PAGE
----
"I don't know," he said. "Maybe Mother of the Year."
Finally the race began, and after several laps Duncan MacDonald took the lead and set a crawling pace.
"I remember the start," said Ryun, "and then I remember it said nine laps to go and then six. That's when I woke up. Sometimes you go to sleep out there. You worry about doing that. But in practice it's great. If you didn't sleep in practice you'd blow your mind."
With 4� laps to go, Ryun said to hell with it. Or, rather, to heck with it. He sped past MacDonald and soon was in front by 20 yards and widening the margin with every lovely, flowing stride. He ran the last three laps grinning; the fans spent the last two laps giving him a standing ovation. He won in 4:04.4 and by at least 50 yards.
"When I crossed that finish line," he said, "it was like a great big weight was removed from my shoulders."
"Yeah," someone said. "Like Miami."
Then Ryun went in search of Anne, who had run to a phone to call her parents. "He found me out in the hall while he was warming down," she said. "He even got to say a few words to my folks. And what else? Oh, yes, he kissed me. I remember that now."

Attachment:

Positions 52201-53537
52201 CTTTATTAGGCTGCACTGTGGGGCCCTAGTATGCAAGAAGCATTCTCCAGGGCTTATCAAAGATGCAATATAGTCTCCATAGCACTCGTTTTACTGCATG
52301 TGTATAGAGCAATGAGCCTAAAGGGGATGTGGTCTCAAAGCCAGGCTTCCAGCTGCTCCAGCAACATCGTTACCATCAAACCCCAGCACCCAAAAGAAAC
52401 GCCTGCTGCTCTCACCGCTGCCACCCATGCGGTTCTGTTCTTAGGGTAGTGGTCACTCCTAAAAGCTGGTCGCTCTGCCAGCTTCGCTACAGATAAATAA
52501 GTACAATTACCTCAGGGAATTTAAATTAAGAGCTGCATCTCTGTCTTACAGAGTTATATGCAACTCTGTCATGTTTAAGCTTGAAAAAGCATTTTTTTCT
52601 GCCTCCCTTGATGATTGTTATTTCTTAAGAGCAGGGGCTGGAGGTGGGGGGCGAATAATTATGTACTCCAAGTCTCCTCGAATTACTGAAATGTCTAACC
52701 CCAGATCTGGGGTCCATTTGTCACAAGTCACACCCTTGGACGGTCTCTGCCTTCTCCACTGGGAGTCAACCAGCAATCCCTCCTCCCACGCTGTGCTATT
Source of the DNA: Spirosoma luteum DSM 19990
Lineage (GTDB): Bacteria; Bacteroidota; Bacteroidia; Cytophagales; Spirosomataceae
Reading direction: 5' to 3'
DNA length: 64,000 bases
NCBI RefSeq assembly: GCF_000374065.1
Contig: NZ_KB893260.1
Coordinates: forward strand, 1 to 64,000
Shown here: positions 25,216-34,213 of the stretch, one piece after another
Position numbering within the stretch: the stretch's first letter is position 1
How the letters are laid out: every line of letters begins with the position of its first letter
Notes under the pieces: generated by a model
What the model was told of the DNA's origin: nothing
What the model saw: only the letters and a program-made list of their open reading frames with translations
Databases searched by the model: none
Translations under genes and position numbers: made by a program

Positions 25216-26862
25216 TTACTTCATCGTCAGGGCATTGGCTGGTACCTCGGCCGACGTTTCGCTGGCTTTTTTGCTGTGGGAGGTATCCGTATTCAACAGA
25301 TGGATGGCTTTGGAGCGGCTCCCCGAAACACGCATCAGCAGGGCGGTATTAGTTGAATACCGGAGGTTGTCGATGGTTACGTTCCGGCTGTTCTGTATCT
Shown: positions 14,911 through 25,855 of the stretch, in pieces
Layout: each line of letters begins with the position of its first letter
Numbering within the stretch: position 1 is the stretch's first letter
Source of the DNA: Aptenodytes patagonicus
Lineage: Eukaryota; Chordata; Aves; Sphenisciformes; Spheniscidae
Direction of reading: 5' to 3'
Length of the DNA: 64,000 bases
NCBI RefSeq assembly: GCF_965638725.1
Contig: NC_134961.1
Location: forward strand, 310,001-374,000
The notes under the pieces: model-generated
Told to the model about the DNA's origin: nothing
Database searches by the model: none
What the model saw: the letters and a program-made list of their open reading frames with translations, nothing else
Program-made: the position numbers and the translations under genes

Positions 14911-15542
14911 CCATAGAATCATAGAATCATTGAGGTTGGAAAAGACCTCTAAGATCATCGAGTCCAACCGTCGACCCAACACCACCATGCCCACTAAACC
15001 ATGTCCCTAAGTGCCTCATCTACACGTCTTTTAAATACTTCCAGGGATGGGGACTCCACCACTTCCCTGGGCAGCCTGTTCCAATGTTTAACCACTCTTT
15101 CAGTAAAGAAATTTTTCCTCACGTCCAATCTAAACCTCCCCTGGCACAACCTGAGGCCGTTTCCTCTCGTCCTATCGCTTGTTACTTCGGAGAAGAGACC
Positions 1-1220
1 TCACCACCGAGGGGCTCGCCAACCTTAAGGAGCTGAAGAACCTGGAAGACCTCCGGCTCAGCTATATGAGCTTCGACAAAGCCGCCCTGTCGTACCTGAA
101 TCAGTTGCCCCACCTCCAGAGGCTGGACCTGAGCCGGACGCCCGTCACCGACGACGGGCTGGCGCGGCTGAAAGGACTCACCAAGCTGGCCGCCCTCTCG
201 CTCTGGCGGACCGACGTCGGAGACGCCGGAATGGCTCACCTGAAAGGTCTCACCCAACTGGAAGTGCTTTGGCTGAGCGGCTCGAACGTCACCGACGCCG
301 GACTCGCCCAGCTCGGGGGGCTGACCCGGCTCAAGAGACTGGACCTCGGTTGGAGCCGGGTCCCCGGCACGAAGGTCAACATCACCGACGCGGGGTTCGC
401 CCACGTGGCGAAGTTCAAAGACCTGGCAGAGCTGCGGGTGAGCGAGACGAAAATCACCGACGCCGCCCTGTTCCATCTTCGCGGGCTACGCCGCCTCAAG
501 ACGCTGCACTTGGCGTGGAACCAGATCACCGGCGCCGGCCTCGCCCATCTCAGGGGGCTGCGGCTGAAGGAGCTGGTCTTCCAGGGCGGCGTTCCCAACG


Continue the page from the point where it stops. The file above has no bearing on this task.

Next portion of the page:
Then the press got him. Next race? Munich? The Olympics? Kip Keino? Liquori? "We'll have to sit down and discuss it," Ryun said, putting an arm around his wife's shoulder. "Now, if you'll excuse me, please, I have something to do. Come on, Anne."
Together, they left the pressroom and went out into the hall. There seemed to be a million kids lined up, all armed with pencils and outstretched programs. Ryun didn't stop signing until the last program had been thrust at him and the last kid had gone home happy.
Then he sighed. "You know," he confessed, "there was one disappointment tonight. I sure wish I could have seen that shotput record throw. But they made us stand out in the hall."